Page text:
1. Students describe the effect of dilations on two-dimensional figures using coordinates (Lesson 6).
2. Students know an informal proof of why dilations are degree-preserving transformations and map segments to segments, lines to lines, and rays to rays.
-We know that we can calculate the coordinates of a dilated point given the coordinates of the original point and the scale factor.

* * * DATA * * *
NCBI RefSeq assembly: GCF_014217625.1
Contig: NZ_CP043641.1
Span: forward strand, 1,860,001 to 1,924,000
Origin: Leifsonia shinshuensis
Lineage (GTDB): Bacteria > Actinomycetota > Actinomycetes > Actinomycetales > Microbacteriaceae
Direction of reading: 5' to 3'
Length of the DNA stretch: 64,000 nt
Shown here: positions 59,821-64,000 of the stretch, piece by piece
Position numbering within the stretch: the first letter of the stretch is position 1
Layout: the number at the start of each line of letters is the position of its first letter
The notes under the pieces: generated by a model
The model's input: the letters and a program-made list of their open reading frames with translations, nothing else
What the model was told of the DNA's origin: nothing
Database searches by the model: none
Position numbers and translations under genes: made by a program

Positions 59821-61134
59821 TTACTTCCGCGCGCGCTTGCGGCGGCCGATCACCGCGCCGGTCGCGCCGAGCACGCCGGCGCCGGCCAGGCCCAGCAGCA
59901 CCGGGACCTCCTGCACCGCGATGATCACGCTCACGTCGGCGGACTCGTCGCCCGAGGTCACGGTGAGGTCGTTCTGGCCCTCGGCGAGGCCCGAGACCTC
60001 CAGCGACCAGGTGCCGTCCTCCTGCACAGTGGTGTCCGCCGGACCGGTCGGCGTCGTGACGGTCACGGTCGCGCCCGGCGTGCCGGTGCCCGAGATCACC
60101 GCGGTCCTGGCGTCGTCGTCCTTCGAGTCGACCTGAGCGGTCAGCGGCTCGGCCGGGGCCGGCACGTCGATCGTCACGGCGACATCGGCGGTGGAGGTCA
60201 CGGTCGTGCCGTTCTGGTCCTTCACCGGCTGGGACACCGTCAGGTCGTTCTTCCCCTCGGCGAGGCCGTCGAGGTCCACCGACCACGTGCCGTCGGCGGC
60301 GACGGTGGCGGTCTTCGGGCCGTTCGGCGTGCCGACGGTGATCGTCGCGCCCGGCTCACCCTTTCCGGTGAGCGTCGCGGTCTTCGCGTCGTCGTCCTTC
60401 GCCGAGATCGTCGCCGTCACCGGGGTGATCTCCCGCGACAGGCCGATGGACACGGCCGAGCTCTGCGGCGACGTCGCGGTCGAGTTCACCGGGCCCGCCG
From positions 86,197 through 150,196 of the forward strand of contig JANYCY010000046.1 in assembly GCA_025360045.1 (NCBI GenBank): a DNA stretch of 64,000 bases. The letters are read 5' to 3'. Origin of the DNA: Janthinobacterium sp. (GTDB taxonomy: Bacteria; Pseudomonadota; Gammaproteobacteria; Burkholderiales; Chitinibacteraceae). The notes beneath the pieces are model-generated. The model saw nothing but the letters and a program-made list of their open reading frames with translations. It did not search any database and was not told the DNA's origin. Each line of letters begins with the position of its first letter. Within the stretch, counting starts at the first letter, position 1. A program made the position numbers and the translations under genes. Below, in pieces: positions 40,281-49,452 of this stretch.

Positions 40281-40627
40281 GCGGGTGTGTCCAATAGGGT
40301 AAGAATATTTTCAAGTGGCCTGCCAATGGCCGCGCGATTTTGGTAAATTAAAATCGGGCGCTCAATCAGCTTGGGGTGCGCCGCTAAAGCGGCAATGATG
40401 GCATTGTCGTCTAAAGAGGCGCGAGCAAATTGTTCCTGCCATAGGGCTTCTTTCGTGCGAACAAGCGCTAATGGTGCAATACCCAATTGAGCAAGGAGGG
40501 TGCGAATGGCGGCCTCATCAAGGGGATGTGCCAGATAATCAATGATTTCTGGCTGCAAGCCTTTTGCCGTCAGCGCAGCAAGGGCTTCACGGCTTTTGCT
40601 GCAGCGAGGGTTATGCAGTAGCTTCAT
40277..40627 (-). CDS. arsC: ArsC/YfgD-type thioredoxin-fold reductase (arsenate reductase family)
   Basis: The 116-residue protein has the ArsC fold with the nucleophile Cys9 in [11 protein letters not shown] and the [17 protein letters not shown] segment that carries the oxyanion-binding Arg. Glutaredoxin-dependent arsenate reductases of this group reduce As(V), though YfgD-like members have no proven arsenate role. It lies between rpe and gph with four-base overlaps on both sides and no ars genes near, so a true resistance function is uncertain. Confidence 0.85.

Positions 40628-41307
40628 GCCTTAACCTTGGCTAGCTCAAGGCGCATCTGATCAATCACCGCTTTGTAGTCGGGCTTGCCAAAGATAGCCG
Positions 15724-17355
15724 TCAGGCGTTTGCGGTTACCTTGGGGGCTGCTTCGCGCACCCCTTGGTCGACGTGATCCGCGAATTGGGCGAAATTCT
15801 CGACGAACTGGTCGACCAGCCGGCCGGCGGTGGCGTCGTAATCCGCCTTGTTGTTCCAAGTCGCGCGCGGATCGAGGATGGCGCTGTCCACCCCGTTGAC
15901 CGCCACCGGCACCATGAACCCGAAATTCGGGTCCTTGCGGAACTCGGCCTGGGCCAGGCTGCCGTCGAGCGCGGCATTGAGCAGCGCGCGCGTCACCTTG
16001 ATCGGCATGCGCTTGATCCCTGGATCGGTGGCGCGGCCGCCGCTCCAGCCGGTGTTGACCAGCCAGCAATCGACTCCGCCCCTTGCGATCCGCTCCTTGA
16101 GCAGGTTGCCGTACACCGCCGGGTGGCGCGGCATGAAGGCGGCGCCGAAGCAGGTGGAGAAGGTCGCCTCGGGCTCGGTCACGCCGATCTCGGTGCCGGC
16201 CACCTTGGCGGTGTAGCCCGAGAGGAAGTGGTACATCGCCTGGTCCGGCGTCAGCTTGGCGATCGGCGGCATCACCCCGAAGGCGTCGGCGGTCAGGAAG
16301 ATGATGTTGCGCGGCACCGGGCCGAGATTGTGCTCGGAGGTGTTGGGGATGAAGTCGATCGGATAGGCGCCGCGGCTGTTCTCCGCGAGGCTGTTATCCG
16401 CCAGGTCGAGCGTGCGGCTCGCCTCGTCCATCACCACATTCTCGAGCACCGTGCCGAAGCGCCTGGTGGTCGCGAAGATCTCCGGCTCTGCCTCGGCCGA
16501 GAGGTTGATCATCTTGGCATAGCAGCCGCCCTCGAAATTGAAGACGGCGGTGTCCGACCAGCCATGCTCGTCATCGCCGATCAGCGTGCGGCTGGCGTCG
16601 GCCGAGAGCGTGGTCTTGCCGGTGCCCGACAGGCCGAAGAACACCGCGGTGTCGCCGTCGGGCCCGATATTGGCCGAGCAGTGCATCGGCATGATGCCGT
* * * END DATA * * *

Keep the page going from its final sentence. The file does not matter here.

-To find the coordinates of a dilated point we must multiply both the -coordinate and the -coordinate by the scale factor of dilation.
-If we know how to find the coordinates of a dilated point, we can find the location of a dilated triangle or other two dimensional figure.
Remember: In order to dilate an object and make it bigger, you need to multiply by a scale factor that is greater than 1.
In order to dilate an object and make it smaller, you need to multiply by a scale factor that is a fraction greater than 0 but less than 1.